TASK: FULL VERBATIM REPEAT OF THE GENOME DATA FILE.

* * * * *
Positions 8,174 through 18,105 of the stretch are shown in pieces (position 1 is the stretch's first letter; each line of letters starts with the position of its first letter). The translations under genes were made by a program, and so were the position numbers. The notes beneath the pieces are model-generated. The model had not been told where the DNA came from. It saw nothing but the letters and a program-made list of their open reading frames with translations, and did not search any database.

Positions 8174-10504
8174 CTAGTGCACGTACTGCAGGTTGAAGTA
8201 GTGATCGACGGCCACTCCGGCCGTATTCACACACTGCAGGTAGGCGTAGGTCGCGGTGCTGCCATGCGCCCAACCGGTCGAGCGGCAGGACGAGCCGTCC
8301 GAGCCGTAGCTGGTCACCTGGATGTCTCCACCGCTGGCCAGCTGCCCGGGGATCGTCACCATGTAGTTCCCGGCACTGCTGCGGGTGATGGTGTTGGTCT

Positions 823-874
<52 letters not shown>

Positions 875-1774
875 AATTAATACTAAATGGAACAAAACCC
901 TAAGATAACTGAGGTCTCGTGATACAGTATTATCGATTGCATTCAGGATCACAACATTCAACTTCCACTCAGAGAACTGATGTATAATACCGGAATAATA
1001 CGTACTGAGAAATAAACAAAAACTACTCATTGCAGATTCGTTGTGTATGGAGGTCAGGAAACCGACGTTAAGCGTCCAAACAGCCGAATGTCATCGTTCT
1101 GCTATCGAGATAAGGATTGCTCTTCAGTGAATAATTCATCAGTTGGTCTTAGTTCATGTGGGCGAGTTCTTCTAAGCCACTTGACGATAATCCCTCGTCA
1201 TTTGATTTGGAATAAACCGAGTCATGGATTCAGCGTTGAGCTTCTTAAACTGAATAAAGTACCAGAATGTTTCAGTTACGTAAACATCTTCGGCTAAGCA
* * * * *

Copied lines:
Positions 8,174 through 18,105 of the stretch are shown in pieces (position 1 is the stretch's first letter; each line of letters starts with the position of its first letter). The translations under genes were made by a program, and so were the position numbers. The notes beneath the pieces are model-generated. The model had not been told where the DNA came from. It saw nothing but the letters and a program-made list of their open reading frames with translations, and did not search any database.

Positions 8174-10504
8174 CTAGTGCACGTACTGCAGGTTGAAGTA
8201 GTGATCGACGGCCACTCCGGCCGTATTCACACACTGCAGGTAGGCGTAGGTCGCGGTGCTGCCATGCGCCCAACCGGTCGAGCGGCAGGACGAGCCGTCC
8301 GAGCCGTAGCTGGTCACCTGGATGTCTCCACCGCTGGCCAGCTGCCCGGGGATCGTCACCATGTAGTTCCCGGCACTGCTGCGGGTGATGGTGTTGGTCT

Positions 823-874
<52 letters not shown>

Positions 875-1774
875 AATTAATACTAAATGGAACAAAACCC
901 TAAGATAACTGAGGTCTCGTGATACAGTATTATCGATTGCATTCAGGATCACAACATTCAACTTCCACTCAGAGAACTGATGTATAATACCGGAATAATA
1001 CGTACTGAGAAATAAACAAAAACTACTCATTGCAGATTCGTTGTGTATGGAGGTCAGGAAACCGACGTTAAGCGTCCAAACAGCCGAATGTCATCGTTCT
1101 GCTATCGAGATAAGGATTGCTCTTCAGTGAATAATTCATCAGTTGGTCTTAGTTCATGTGGGCGAGTTCTTCTAAGCCACTTGACGATAATCCCTCGTCA
1201 TTTGATTTGGAATAAACCGAGTCATGGATTCAGCGTTGAGCTTCTTAAACTGAATAAAGTACCAGAATGTTTCAGTTACGTAAACATCTTCGGCTAAGCA